Get Sweaty and Get Social

Concordia grad David Sciacca co-founded Training Mobs in 2011.
Concordia grad David Sciacca co-founded Training Mobs in 2011.

While lifting weights at the gym to a personalized playlist may be the ideal workout for some, others need a little change in pace and scenery – a feeling David Sciacca and Jonas Caruana understand all too well.

What started as a long distance friendship eventually grew into a shared apartment and a business plan. With a mutual passion for fitness, Sciacca, 30, and Caruana, 29, launched Training Mobs in January 2011, a fitness community website that lists and promotes great local group workouts.

“We really wanted to bring back the social aspect of fitness,” said Sciacca. “Make it easy for people to go to whatever workout they want and not have to be members there.”

Aside from being extremely practical for the fitness community, Training Mobs gives that extra nudge of encouragement to its members, a sense of inspiration that Sciacca and Caruana were searching for themselves not too long ago.

After graduating in finance from Concordia University, Sciacca worked three-and-a-half years in investment banking, a job he had no desire to keep.

“I realized very quickly that I wasn’t doing something I was in love with and I got tired of that,” he said. “To be completely honest, I had no idea what I wanted to do.”

His epiphany led him to Costa Rica where he extended an invitation to his Australian friend, Caruana, who shared the same dismay for his management job. The two had met seven years ago during a university exchange program in Budapest.

“We were surfing and we started complaining about how hard it was to find a great workout wherever we were and how hard it was to coordinate workouts with friends while we were working,” said Sciacca. “We thought maybe there was something out there that would help fix this. When we looked into it and didn’t find anything, that’s when we said, ‘Well this doesn’t make sense.’ So we created Training Mobs from that.”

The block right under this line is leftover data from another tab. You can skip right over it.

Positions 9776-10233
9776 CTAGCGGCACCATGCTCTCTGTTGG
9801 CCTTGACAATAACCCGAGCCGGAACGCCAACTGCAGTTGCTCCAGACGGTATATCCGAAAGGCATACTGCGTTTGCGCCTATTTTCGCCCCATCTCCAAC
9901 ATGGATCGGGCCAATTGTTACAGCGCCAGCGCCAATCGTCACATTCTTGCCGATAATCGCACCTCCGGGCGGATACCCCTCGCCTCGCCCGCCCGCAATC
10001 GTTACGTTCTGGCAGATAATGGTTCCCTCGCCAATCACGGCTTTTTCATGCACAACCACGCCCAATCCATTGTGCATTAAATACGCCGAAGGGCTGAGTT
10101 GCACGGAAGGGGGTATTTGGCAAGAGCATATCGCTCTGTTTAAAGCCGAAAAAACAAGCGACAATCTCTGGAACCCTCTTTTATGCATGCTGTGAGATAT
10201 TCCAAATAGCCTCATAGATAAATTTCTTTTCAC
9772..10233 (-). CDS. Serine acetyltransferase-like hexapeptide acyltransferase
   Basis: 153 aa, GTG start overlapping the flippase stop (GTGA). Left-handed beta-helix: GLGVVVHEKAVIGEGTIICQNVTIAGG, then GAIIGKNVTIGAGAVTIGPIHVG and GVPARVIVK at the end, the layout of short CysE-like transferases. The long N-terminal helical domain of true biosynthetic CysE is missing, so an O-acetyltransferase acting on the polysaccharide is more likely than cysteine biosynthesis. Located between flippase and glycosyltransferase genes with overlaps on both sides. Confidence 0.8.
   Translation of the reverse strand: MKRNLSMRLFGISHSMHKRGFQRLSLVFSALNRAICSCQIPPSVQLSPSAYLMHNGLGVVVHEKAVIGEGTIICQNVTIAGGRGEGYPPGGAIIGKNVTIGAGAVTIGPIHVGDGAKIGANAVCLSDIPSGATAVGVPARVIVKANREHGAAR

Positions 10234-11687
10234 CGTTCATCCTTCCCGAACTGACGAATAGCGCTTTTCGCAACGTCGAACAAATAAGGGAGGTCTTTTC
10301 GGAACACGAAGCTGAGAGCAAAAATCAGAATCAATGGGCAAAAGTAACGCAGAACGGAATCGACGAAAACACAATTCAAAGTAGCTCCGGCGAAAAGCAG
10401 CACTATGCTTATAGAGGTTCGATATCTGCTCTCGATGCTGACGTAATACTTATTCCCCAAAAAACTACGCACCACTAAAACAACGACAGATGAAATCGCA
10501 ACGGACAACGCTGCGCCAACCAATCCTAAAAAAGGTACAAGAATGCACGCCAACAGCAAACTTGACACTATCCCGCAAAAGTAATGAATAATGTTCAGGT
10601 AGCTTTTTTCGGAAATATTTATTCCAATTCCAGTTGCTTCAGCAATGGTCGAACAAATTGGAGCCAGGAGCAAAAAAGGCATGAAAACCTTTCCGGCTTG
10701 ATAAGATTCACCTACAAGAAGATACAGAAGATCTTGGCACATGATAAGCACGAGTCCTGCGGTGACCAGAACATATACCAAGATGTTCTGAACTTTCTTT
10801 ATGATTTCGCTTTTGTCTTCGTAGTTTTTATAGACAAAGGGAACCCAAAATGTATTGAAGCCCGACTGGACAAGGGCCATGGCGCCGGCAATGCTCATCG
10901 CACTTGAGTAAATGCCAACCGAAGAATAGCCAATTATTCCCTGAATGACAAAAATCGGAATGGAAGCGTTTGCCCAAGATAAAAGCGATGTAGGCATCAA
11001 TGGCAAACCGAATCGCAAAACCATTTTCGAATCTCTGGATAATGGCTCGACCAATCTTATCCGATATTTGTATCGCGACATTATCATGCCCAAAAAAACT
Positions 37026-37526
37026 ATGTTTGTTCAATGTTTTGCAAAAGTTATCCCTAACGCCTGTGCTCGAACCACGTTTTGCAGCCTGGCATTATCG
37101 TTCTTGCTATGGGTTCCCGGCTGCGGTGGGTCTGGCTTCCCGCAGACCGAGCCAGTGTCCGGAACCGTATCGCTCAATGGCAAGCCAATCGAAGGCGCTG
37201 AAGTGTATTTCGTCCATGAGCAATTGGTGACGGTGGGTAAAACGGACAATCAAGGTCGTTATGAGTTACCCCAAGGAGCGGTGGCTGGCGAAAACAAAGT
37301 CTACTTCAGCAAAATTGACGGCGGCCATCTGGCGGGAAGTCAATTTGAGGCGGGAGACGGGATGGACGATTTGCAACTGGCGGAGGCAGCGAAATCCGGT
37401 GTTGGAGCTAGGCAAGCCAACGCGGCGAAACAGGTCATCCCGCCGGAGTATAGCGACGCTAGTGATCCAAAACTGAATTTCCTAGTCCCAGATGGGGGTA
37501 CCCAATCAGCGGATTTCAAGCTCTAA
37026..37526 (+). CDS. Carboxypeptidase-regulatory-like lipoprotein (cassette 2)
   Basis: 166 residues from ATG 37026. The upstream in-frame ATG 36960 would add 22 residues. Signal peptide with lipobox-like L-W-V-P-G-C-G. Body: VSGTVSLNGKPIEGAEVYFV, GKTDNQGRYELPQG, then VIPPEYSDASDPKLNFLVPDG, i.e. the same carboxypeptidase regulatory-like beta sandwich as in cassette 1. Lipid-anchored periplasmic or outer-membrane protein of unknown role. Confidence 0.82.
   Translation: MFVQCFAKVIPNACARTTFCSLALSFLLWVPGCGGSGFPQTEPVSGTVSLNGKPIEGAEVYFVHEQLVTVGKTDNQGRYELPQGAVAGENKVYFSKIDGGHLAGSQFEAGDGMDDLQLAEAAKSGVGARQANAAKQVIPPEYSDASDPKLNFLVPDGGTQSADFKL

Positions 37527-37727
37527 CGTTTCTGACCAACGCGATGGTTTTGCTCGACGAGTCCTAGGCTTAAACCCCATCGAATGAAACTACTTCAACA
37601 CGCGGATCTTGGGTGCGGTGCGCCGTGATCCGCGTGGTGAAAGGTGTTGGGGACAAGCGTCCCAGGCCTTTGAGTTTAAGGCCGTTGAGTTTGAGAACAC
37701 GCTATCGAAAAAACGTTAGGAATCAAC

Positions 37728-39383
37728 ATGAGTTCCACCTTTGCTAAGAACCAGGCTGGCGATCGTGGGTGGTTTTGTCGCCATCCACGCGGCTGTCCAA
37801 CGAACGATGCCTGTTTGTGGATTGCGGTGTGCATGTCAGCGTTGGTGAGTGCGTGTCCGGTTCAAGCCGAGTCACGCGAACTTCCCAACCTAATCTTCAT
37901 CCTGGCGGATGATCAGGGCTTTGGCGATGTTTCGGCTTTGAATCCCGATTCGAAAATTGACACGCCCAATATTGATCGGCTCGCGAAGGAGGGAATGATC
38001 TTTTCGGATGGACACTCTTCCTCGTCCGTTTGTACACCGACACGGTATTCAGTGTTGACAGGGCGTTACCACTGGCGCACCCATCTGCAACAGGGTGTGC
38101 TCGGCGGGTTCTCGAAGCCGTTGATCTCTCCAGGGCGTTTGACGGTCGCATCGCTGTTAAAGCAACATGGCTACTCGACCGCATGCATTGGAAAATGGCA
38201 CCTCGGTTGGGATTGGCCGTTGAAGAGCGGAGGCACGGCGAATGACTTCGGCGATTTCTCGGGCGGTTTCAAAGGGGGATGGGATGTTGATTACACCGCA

Committed to finding great workouts for their members, Sciacca and Caruana reach out to independent studios and gyms that offer more intimate experiences bigger gyms sometimes fail to provide. Apart from the free exposure, Training Mobs allows smaller autonomous gyms to connect with their target audience all the while offering a variety of workouts to their members.

“People who have opened an independent gym tend to do it out of passion because everyone knows that opening a studio is probably not the fastest way to get brilliantly rich,” said Sciacca. “When you’re doing something you love, you’re more committed to it – you build a community around you and people enjoy that kind of experience.”

Everyday, Training Mobs offers a fresh list of diverse social fitness classes at a discount rate, from circuit training on Mount Royal to hot yoga in the West Island. No matter the time, location or workout preference, anybody can sign up for a workout on a whim.

While Training Mobs continues to spread across Canada and the United States, Sciacca and Caruana are creating new ways to connect their studio and gym partners with their members. One in particular that is gaining some attention is the MobPass.

“We think the MobPass has potential to change the way people think about fitness,” said Sciacca. “We believe in group fitness because it’s more fun and there’s that social accountability.”

With a monthly purchase of $9.95, the MobPass offers access to every Training Mob gym, studio and trainer at a ten-class-pass rate. Suitable for travelers or anyone with a hectic schedule and an interest in trying new workouts, Sciacca describes the MobPass as being a universal gym membership to all the best independent studios from Montreal to Toronto to San Francisco.

“Why are we preventing people from getting access to these small studios that are specialized by restricting them to one type of workout?” he said. “There’s got be people out there that like variety, that would appreciate flexibility.”

Aside from expanding their fitness community and spreading the word, Sciacca and Caruana are constantly trying to keep an open conversation with their partners and members. They share a blog with their members and encourage people to post videos and messages of their great workouts, and to show newcomers that working out doesn’t have to be intimidating.

“This is a community of real people that are going out and getting active,” said Sciacca. “Training Mobs belongs to the community and we always wanted it to be that way. If you had a great workout experience and want to tell the world about it, let us know and we’ll be happy to shoot it out to the world.”


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